The State of AI in 2022: Trends and AI Startups to Watch
As machines are getting smarter (and, in Meta's case, bigger and faster), it might seem that the much-promised future for intelligent computers is just around the corner; however, artificial intelligence (AI) has a long way to go before achieving anything like human-level intelligence.
Even so, as Big Tech continues to hire top talent and pour billions of dollars into AI, the technology keeps improving by the day.
In this piece, we'll look at current developments in AI and a 10 promising startups worth watching in 2022.
Artificial Intelligence Overview: Definitions Used in This Article
Artificial Intelligence (AI): A broad discipline that aims to create machines that emulate and exceed the full range of human cognition. According to Francois Chollet, a creator of the machine-learning software library Keras, intelligence is the system's ability to adapt and improvise in a new environment – to generalize its knowledge and apply it to unfamiliar scenarios.
An AI system typically demonstrates one of the following behaviors commonly associated with human intelligence: planning, learning, reasoning, problem-solving, perception, knowledge-representation, motion, manipulation, social intelligence, and creativity.
In its broadest sense, experts recognize two types of AI:
- Narrow AI are intelligent systems that have been taught to perform a specific task without being explicitly programmed to do so. Narrow AI is evident in the speech and language recognition of virtual assistants, recommendation engines, and vision-recognition systems of self-driving cars. Unlike humans, narrow AI systems can only learn how to carry out a specific set of tasks, such as organizing a personal calendar, responding to a simple customer query, or flagging inappropriate content.
- General AI is a flexible form of intelligence that's capable of learning how to perform a vast range of different tasks, a type of adaptable intellect that's found in humans. Although commonly seen in movies, this type of AI doesn't exist today.
Machine learning (ML): A subset of AI in which a computer system learns how to perform a task without being explicitly given instructions to do so. This process is commonly referred to as training a model with a learning algorithm. Such training involves feeding a machine a huge amount of data, the quality and size of which determine the system's accuracy.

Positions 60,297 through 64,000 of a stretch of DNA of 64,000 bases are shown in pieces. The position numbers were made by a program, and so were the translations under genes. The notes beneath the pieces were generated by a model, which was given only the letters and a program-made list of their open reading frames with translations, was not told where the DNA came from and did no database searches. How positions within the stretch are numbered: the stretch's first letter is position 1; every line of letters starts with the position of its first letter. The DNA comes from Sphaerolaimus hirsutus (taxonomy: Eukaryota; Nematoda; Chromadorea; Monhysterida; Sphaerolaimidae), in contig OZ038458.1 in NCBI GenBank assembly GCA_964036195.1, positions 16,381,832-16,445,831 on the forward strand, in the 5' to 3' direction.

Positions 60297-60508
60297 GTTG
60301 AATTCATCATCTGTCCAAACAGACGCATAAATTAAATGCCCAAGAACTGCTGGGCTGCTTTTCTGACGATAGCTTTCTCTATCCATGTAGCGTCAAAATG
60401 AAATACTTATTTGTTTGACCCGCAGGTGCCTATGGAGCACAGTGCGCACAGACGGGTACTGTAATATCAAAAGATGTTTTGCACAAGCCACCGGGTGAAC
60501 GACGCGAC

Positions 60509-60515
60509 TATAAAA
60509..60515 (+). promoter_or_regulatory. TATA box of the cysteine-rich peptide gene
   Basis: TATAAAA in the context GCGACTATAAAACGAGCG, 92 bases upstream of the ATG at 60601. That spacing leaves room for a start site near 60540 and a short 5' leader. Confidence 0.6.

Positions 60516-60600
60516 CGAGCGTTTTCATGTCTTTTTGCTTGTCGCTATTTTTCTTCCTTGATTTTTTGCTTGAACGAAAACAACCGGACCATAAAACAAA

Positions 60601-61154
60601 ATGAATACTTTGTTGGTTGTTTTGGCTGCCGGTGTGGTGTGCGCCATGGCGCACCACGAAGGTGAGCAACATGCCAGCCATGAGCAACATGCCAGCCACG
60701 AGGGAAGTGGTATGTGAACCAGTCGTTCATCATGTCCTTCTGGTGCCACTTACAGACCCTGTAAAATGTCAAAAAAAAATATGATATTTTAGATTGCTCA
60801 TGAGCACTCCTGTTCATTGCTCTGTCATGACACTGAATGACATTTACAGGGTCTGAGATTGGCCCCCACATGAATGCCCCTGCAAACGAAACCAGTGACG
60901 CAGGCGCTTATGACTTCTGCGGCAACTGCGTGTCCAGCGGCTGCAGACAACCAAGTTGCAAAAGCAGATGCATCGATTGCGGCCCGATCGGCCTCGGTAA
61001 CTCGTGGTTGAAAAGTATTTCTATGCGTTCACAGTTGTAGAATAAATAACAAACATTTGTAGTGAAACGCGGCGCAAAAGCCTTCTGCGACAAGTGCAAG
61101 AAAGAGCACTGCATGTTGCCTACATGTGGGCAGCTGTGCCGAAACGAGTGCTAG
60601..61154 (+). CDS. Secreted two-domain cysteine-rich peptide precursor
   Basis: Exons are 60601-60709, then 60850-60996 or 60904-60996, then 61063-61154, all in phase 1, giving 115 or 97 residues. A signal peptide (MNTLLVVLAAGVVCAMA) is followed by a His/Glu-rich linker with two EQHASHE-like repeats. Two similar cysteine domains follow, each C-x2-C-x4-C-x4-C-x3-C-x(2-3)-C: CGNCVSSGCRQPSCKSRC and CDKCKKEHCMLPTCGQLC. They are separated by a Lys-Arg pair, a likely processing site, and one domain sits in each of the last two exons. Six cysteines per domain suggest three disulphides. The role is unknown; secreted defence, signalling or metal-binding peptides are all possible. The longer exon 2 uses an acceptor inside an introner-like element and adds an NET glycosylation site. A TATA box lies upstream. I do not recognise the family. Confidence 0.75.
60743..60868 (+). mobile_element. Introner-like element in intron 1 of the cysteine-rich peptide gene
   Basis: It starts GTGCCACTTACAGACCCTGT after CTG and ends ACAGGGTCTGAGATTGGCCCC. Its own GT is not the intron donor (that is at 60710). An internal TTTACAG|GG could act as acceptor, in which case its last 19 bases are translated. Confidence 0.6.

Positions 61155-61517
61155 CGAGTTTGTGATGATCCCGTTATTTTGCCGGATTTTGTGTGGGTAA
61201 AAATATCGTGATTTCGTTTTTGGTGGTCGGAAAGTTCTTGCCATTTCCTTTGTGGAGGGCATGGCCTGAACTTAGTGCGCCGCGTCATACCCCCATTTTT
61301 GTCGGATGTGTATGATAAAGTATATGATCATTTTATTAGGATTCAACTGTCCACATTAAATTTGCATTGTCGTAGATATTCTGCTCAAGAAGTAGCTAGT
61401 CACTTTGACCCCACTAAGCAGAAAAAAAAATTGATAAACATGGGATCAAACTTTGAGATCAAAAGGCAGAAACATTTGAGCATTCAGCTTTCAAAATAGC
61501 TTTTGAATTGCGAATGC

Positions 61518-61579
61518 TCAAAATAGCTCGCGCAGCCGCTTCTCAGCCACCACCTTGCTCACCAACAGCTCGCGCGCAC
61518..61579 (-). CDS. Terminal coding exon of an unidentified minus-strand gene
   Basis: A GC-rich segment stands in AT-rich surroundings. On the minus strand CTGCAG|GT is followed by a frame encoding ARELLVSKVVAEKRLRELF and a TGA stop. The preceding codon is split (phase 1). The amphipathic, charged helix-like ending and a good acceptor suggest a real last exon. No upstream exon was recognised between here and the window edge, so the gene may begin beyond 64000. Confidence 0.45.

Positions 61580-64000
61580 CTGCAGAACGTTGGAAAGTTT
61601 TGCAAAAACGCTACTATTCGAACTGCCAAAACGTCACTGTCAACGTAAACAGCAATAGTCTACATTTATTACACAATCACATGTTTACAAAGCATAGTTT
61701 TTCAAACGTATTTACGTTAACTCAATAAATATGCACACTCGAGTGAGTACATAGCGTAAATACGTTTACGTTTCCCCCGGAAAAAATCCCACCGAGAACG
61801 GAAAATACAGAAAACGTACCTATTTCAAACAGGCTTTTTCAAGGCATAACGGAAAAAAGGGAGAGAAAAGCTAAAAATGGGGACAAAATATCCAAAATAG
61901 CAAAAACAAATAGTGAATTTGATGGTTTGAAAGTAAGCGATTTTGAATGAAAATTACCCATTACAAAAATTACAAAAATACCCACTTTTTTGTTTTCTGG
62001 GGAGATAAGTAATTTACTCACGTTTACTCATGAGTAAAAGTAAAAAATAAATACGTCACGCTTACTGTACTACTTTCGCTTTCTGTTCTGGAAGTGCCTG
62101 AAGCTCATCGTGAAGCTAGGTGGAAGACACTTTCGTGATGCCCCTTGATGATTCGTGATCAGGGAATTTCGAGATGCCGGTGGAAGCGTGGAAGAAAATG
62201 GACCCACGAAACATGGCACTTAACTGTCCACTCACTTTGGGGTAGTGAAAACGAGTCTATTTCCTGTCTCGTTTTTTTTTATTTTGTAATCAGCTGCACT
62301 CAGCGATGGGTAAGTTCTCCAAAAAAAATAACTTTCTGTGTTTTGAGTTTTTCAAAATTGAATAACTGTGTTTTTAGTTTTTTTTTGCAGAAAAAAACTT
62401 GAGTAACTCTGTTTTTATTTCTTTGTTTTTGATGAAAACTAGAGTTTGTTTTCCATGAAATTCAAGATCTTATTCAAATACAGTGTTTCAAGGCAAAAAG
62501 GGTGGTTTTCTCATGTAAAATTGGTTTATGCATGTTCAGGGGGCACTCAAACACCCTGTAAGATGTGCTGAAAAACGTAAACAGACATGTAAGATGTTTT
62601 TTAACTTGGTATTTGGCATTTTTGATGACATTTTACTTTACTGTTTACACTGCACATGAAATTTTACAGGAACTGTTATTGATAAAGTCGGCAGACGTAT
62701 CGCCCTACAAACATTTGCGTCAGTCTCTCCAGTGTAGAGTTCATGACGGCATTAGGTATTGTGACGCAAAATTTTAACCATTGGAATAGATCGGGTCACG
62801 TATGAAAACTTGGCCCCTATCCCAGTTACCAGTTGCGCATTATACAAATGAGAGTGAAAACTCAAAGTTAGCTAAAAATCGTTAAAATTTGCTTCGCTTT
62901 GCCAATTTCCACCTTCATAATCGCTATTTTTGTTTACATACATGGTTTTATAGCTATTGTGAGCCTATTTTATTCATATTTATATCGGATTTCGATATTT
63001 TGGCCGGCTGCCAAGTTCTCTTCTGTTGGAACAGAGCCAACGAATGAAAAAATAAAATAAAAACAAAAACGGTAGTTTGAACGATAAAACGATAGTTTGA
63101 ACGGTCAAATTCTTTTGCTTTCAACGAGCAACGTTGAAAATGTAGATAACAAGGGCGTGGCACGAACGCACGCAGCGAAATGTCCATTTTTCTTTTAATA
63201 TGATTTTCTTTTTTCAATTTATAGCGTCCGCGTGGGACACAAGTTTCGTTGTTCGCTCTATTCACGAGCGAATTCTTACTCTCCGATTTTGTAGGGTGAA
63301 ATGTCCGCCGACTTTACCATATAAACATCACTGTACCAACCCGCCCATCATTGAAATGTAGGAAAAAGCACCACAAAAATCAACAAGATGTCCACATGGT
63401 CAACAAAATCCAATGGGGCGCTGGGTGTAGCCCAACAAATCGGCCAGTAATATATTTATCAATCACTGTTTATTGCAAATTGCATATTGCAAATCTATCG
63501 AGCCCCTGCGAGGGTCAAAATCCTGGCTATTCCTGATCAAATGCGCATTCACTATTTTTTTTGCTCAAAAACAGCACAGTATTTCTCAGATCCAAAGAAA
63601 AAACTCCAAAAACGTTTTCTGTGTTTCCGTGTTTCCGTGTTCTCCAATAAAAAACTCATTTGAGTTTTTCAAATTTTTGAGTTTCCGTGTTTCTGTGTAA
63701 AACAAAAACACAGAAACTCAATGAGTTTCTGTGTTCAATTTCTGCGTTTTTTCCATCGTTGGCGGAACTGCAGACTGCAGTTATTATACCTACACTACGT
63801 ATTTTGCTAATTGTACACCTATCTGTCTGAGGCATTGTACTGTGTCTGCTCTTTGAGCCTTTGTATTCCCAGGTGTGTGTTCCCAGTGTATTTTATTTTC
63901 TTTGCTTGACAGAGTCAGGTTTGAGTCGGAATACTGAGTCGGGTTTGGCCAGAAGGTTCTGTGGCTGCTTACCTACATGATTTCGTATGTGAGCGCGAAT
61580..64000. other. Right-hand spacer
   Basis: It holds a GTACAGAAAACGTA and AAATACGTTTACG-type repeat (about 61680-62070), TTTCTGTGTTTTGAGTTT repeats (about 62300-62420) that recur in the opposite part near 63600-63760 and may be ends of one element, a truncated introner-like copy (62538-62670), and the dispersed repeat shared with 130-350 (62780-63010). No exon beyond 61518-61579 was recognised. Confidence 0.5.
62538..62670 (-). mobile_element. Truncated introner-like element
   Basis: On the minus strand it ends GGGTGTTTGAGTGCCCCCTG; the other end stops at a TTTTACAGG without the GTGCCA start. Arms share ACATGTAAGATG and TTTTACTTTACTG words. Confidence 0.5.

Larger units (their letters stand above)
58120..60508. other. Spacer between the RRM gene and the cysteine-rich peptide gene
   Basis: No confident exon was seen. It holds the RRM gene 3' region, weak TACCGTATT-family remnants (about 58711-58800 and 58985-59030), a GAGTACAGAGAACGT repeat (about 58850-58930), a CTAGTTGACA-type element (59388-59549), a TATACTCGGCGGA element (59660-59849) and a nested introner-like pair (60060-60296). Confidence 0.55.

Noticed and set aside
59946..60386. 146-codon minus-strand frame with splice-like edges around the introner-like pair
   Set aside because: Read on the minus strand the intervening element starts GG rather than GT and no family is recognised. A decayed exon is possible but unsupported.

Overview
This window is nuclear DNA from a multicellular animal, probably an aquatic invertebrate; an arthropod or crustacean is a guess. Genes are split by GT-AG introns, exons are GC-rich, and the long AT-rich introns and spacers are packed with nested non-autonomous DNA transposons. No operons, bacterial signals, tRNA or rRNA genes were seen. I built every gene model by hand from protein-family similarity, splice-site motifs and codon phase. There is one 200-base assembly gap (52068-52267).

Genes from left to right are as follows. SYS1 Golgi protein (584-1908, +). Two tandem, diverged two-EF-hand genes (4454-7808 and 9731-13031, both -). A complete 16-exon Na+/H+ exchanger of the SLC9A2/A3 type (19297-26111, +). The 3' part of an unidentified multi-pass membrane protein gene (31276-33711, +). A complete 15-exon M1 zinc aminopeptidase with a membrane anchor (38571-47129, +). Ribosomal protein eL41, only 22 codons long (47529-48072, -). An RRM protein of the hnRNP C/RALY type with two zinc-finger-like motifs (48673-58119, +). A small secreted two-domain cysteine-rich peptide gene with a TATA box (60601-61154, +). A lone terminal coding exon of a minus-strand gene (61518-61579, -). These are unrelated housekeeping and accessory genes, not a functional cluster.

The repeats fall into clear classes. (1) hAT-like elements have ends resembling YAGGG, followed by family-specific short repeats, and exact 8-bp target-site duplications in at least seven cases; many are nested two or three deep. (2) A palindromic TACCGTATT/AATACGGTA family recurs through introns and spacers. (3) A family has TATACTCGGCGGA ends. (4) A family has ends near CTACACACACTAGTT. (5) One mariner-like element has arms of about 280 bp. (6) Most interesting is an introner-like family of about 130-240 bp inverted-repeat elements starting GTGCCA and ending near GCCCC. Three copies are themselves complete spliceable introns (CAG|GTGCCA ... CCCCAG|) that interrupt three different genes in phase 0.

- Reinforcement learning (RL): An area of ML concerned with developing intelligent agents that learn goal-oriented behavior by trial and error in an environment that rewards or penalizes an agent's actions toward achieving that goal.
- Supervised learning: An area of ML in which a computer algorithm is trained on input data that has been labeled with a particular output.
- Unsupervised learning: An area of ML in which a computer algorithm learns patterns in data that do not have any explicit labels. The output in unsupervised learning often makes for inputs to supervised learning at a later point.
- Transfer learning: An approach to modeling that uses the knowledge gained in one problem to bootstrap a different problem, thereby reducing the need for additional training data.
- Deep learning (DL): A subset of ML that attempts to imitate brain activity in layers of neurons that recognize complex patterns in data. Neural networks are expanded into sprawling networks with a large number of sizable layers that are trained using colossal amounts of data. Speech recognition and computer vision have both been fueled by these deep neural networks. Recurrent neural networks (RNN) are particularly well suited to natural language processing or NLP and speech recognition, while convolutional neural networks (CNN or ConvNet) are most commonly applied to visual imagery.
Algorithm: A specification of well-defined instructions used to solve a particular problem.
Model: An output of the training process of an ML algorithm used to make predictions.
Natural language processing (NLP): A collective term referring to automatic computational processing (analyzing, understanding, and manipulating) of human languages.
Computer vision: A collective term referring to automatic computational processing (analyzing, understanding, and manipulating) of images and video.
Neural networks: Mathematical models, loosely modeled after the connections between neurons in the brain, able to modify internal parameters to change outputs. Neural networks are made of interconnected layers of algorithms that feed data into each other. They can be trained to perform specific tasks by modifying the importance attributed to data as it passes between those layers, continuing to modify the weights attached to the data until the desired output is reached.
Transformer: A deep learning model, used primarily in NLP and computer vision, that adopts the mechanism of self-attention, differentially weighting the significance of each part of the input data. Transformer architecture aims to solve sequence-to-sequence tasks while handling long-range dependencies.
Large language models (LLM): A deep-learning algorithm trained on enormous amounts of text data, believed to represent a major advance in AI, particularly toward the goal of human-like artificial general intelligence or AGI.